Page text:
Sometimes, things just aren’t the way you would implement them. Today, I saw two features that shouldn’t be combined at all.
I’m currently working on a C# only backend for the drone. One thing to be done there is to implement the AT commands. It all went well until I discovered an interesting behavior of the AT*REF commands.
AT*REF is used for the following things:
- Start the engines and turn them off
- Set the emergency mode
The manual says the following:
- Bit 8 is used for emergency calls
- Bit 9 is used for starting and stopping the engines
- The other bits should not be used
- So, if nothing should be done, 0 should be sent to the drone
So I sent 0 to the drone, followed by 512. The drone did not start. But now, when I started the engines using the C++ library, whenever the drone took off, it moved to an extreme angle (to the left and forward) and crashed against the wall. Even a drone reset did not work.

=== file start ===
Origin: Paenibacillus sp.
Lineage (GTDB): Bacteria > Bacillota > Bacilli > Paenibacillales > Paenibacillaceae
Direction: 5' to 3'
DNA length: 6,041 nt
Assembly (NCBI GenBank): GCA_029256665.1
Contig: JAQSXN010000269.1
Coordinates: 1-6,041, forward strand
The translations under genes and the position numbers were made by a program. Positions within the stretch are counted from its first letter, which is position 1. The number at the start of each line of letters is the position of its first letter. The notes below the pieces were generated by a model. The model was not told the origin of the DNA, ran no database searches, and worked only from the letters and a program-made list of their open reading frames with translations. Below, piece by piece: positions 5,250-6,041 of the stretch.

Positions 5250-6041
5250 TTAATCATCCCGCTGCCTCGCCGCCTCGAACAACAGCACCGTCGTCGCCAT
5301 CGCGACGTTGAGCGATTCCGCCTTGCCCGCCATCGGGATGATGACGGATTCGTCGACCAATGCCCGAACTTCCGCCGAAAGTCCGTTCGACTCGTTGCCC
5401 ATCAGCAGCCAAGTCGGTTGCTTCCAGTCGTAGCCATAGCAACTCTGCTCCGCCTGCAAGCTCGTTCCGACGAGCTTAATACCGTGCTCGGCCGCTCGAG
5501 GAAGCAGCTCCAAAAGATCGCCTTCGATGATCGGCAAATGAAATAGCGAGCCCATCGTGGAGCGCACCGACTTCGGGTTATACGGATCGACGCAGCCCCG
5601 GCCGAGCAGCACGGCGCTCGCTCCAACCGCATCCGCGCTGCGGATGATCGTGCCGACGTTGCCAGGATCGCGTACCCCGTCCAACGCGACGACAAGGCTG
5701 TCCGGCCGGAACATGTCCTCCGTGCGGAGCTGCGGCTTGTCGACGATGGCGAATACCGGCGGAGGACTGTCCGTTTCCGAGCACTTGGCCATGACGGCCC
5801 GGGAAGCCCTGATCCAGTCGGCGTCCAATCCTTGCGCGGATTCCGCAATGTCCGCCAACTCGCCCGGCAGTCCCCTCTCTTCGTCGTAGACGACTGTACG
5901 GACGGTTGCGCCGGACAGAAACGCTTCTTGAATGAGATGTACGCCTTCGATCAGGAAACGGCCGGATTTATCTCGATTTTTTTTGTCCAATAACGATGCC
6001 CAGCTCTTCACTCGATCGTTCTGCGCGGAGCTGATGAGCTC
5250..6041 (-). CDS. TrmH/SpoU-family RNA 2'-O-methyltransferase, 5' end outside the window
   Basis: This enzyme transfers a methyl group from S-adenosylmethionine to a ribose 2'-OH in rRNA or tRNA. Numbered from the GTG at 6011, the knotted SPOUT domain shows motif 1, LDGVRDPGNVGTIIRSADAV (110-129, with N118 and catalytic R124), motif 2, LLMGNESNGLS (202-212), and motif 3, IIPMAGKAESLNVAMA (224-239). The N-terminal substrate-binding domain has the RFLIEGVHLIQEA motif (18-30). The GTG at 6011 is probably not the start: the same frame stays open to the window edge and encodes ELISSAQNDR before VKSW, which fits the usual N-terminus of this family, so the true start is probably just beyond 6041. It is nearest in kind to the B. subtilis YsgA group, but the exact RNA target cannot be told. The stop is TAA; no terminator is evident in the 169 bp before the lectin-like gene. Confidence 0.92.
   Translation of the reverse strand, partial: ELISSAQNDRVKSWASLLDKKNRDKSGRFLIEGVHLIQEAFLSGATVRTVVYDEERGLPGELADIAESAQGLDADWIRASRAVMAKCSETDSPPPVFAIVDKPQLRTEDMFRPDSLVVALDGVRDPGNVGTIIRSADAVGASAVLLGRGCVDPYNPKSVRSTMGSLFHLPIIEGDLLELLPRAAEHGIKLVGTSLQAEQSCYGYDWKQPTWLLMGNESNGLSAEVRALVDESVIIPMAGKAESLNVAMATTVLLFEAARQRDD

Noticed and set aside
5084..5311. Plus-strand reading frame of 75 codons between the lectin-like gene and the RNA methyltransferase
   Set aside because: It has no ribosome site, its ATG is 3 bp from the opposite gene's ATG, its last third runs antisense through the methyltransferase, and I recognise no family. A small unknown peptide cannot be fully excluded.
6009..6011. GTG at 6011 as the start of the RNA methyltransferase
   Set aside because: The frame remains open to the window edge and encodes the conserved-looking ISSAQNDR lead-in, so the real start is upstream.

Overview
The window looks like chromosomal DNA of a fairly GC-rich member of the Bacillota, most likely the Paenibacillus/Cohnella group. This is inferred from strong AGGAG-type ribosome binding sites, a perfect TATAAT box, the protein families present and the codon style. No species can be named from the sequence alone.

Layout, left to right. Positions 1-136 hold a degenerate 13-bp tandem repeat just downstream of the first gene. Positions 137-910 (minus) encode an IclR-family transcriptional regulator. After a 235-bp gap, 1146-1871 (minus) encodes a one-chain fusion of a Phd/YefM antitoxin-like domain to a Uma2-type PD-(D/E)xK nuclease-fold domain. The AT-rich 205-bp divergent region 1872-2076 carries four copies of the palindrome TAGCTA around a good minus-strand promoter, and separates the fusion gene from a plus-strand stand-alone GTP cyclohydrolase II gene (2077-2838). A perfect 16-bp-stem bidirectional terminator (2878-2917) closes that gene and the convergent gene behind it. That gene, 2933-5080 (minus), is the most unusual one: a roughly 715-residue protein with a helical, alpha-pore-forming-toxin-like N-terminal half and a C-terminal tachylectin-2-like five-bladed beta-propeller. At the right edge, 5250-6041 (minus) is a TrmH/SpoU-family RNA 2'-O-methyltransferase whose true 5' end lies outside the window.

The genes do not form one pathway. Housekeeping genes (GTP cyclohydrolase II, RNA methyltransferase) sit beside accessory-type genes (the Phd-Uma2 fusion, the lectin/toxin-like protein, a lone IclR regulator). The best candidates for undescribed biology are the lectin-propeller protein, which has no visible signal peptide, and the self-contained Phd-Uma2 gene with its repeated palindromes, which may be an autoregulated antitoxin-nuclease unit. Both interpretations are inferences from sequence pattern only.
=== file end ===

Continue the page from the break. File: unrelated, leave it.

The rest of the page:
Here’s what Parrot doesn’t tell you:
- AT*REF is also used to set trim values on your drone
- When sending AT*REF, you should not send zero, but a predefined default value plus zero
- Trim values are never reset, even if you reset the drone
The first point in the list is “just” bad design. Not mentioning anything about it in the developer manual is not really nice, either. But not resetting these values when the drone is reset is really horrible.
I couldn’t figure out how to reset the trim values programatically, by now. Anyway, thanks to the Parrot developer forum, here’s a way how to recover from bad “AT*REF” values:
- You have to telnet the drone (192.168.1.1:23).
- When there, move to /data
- Delete the two files “trims.bin” and “fact_trims.bin” in there
When you’ve done that, your drone should be able to fly straight, again.